Wednesday, December 10, 2008
With Fox Cutting MLB Pre-Game Show Is Hollywood Hotel Next?
Fox Sports has decided to eliminate the on-location pre-game show for the Sunday Major League Baseball games telecast by the network in 2009. Former NASCAR reporter Jeanne Zelasko and MLB veteran Kevin Kennedy were featured on the broadcasts.
According to LA Daily News Tom Hoffarth (click here), the Fox broadcasts will now come on the air at 1PM and the first pitch will be at 1:07PM. The thirty minute pre-game show is gone, which also means the booth announcers will have to deal with rain delays and other stoppages of play.
Several weeks ago, word came out that both ESPN and Fox were looking hard at cutting TV production costs in several major sports properties. NASCAR was high on the list for both networks. Several meetings have taken place where executives from Fox, ESPN and NASCAR discussed what opportunities were available for cost savings.
Obviously, one target for both Fox and ESPN is the custom-made TV trailers that are brought on the road to host the pre-race shows. At Fox, that is called the Hollywood Hotel. Chris Myers and Jeff Hammond are joined by Darrell Waltrip during the pre-race and then Myers and Hammond remain in the Hollywood Hotel for the duration of the event to add opinion and commentary.
This piece of equipment has become sophisticated over the years and now has all kinds of TV effects and multiple camera angles built right in. Basically, it has become a mobile high-tech TV studio.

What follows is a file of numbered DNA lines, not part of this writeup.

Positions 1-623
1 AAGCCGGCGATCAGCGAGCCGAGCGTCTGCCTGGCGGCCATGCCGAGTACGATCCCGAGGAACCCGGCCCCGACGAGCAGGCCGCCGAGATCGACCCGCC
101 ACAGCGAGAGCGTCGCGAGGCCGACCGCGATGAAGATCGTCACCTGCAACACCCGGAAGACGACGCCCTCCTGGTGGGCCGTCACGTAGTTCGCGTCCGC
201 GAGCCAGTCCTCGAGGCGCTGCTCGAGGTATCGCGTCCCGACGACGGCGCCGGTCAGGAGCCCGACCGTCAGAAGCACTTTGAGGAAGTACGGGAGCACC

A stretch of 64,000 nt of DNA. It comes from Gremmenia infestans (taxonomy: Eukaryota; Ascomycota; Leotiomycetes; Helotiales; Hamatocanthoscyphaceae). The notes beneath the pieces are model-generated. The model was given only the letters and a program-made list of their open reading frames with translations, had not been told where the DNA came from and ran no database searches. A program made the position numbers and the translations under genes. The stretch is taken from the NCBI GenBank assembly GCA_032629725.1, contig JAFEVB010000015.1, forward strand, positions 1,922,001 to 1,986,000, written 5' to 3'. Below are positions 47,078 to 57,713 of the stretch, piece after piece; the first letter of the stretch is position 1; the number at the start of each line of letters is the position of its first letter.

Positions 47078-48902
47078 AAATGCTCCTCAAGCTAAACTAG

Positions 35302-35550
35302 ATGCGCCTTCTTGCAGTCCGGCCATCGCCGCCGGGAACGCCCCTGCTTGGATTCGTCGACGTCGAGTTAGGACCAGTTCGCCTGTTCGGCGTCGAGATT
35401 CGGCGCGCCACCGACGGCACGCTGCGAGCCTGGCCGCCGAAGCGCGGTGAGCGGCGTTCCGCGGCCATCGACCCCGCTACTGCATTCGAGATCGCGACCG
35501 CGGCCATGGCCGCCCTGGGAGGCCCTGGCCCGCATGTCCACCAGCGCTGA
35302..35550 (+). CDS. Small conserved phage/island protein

Since Fox has now stepped forward and confirmed that they are going to be cutting the TV production on the Major League Baseball games of the week, it would seem that February's start of the NASCAR season would be next in line for the financial microscope.
ESPN also begins their Nationwide coverage at Daytona and has not said a word about the changes that it may have in store for the new season. ESPN brings the Infield Pit Studio to all the major Nationwide Series races and all the Sprint Cup events covered by the network.
That facility not only hosts the pre-race programs, but also functions to host practice and qualifying shows as well as Sprint Cup versions of NASCAR Now. Although it may be expensive, ESPN gets a lot of use from this piece of TV equipment.
ESPN also travels Tim Brewer's Tech Center, which is another expensive custom-made trailer that contains a cutaway car and lots of other racing parts. The Tech Center just might not see as many road miles next season if this trend continues.
It should be the next week or so when word comes out about the changes for NASCAR TV production for 2009. Seeing what Fox did with baseball and the recent demise of DirecTV's Hot Pass are unfortunately going to set the tone for what TV viewers will probably be dealing with shortly.
We will update the news as it happens and try to keep NASCAR fans ahead of the information curve during these very strange days.
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